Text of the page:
AUTHOR: Veronica Roth
LENGTH: 544 pages
SUMMARY: (via amazon.com) One choice can transform you—or it can destroy you. But every choice has consequences, and as unrest surges in the factions all around her, Tris Prior must continue trying to save those she loves—and herself—while grappling with haunting questions of grief and forgiveness, identity and loyalty, politics and love.
Tris’s initiation day should have been marked by celebration and victory with her chosen faction; instead, the day ended with unspeakable horrors. War now looms as conflict between the factions and their ideologies grows. And in times of war, sides must be chosen, secrets will emerge, and choices will become even more irrevocable—and even more powerful. Transformed by her own decisions but also by haunting grief and guilt, radical new discoveries, and shifting relationships, Tris must fully embrace her Divergence, even if she does not know what she may lose by doing so.
REVIEW: I think Veronica Roth is amazing and I anticipated this book with countdowns and computer wallpaper and tweets and texts and bated breath. Yes. Bated. Breath. I was also wary: it is a second book in a series and second books have a tendency to drag. I was nervous: what if Insurgent wasn’t as chocked full of awesome as Divergent? I was curious: How will Tris handle her actions and what will happen between Tris and Four?
I’m happy to say that I was not disappointed. Roth, again, managed to pull me along with Tris over the ups and downs of her world’s fracturing. Tooling around on GoodReads the other day, I read a scathing review of Divergent. The reviewer said, “[The faction structure] makes no sense at all. …by their very existence, structure, and way of living the factions promote segregation, discrimination, inequality, oppression and competing belief systems. …they are the leading causes of discord & war among human civilizations throughout human history.” The brilliance of these books, I think, is the construction of such a world that proves the entire point of dystopic literature: utopias are impossible because everyone’s idea of perfection is different. As readers watch Tris’s world crumble, they are brought face to face with the strengths and flaws of each faction. Tris herself begins to realize, through the factionless, that elements of all factions are needed in order to live with balance. It’s just as most mothers tell their children: too much of a good thing can be bad.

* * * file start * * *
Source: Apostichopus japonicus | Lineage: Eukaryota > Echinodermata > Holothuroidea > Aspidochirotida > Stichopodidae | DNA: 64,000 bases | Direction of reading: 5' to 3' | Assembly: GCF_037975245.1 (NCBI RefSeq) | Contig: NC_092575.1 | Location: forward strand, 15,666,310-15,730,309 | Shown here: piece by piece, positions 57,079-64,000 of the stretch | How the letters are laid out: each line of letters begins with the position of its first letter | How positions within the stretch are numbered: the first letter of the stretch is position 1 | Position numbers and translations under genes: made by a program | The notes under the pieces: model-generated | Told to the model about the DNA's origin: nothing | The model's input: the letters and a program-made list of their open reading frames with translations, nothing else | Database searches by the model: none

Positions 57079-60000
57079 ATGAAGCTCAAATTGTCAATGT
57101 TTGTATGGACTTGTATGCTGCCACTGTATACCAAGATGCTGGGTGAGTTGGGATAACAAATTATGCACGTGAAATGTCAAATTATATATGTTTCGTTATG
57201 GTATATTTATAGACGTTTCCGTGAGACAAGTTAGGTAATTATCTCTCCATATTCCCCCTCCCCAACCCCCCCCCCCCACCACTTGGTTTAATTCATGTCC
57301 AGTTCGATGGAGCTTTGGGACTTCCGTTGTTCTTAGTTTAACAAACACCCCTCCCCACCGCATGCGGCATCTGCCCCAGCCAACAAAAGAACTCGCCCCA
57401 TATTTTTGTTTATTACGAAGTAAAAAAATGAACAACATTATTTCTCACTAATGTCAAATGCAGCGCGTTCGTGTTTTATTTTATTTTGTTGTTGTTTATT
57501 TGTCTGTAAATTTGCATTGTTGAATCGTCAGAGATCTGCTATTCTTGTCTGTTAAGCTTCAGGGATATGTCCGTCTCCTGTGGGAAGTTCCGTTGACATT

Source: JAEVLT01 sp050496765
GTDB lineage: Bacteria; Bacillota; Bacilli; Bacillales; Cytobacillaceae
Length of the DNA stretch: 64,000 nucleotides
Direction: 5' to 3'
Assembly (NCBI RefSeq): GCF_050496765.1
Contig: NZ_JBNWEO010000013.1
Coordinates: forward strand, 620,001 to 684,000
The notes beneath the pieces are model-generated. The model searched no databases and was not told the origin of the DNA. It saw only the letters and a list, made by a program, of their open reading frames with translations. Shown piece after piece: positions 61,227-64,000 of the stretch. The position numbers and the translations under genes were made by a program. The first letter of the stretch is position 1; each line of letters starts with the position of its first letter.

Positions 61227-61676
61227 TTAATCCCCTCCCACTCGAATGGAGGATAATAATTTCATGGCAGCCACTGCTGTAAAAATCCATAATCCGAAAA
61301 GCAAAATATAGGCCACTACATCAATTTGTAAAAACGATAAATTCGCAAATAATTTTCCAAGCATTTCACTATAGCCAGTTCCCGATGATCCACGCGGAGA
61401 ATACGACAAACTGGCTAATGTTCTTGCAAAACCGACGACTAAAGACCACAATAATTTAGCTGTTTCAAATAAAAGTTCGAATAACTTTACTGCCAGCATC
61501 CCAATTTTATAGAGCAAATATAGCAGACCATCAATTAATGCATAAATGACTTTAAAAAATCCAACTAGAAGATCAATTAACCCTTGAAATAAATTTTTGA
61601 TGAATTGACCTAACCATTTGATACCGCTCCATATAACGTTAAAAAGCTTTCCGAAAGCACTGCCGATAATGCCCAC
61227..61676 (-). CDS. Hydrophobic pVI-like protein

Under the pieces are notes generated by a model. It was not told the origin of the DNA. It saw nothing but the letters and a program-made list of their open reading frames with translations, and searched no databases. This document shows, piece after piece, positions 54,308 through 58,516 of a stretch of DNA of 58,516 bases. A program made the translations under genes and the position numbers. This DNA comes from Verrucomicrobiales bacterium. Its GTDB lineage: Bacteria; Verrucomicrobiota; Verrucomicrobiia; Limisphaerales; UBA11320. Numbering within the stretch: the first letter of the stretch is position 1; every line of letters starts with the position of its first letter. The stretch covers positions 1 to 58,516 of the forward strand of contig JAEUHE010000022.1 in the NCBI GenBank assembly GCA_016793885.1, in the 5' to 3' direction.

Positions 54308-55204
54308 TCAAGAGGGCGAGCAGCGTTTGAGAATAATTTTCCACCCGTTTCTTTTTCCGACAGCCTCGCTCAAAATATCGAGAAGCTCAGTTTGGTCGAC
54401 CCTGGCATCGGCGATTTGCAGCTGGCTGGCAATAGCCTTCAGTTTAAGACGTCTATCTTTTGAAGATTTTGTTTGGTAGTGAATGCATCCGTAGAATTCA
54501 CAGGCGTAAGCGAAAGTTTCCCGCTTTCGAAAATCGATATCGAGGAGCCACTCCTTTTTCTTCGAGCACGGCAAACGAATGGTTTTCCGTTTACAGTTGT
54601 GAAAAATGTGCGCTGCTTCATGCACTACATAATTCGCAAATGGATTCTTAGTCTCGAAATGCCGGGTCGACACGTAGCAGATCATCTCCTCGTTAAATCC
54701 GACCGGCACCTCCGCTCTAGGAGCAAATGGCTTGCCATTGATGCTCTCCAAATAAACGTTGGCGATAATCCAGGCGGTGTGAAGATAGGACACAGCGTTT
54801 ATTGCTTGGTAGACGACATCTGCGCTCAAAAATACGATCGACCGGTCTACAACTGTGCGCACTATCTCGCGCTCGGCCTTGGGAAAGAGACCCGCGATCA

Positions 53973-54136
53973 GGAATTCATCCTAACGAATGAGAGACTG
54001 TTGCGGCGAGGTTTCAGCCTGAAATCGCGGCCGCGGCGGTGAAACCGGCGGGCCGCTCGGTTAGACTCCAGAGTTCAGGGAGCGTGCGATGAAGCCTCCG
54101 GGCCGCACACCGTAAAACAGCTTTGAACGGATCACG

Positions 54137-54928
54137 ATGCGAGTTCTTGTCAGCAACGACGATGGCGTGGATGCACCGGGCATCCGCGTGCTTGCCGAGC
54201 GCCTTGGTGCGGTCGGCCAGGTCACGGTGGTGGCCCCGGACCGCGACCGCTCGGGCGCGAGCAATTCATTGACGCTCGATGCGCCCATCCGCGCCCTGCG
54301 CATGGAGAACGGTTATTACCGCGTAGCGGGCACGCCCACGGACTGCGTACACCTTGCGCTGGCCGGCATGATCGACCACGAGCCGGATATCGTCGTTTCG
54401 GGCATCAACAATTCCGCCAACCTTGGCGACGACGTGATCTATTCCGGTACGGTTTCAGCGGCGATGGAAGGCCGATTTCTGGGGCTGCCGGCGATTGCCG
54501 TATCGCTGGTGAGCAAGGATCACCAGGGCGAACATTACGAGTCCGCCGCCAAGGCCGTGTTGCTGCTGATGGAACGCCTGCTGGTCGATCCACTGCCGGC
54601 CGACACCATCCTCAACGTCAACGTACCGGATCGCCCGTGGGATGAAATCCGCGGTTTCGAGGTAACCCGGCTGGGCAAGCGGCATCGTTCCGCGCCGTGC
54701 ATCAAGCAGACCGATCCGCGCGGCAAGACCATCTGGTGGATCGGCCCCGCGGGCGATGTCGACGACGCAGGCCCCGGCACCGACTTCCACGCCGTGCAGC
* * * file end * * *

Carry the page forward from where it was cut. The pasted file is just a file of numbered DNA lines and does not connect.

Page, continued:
And again, even in the moments when I was frustrated with Tris for being whiny or angry with Four for giving Tris an ultimatum, I was still engaged in the story and invested in the outcome. The more Tris tried to stabilize her surroundings and emotions, the rockier things got. During the last few chapters when she was struggling to decide who to trust and which path to follow to the truth, the frenetic energy sustaining Tris seemed to crackle from the pages as I raced toward the end with her. Then Roth did it again – left me holding the back fly leaf with my mouth open thinking What now?! And now we, the DivergentNation must wait – AGAIN – to watch Tris and Four and the others face this new revelation and what it means for their survival. It’s going to be a long, LONG year.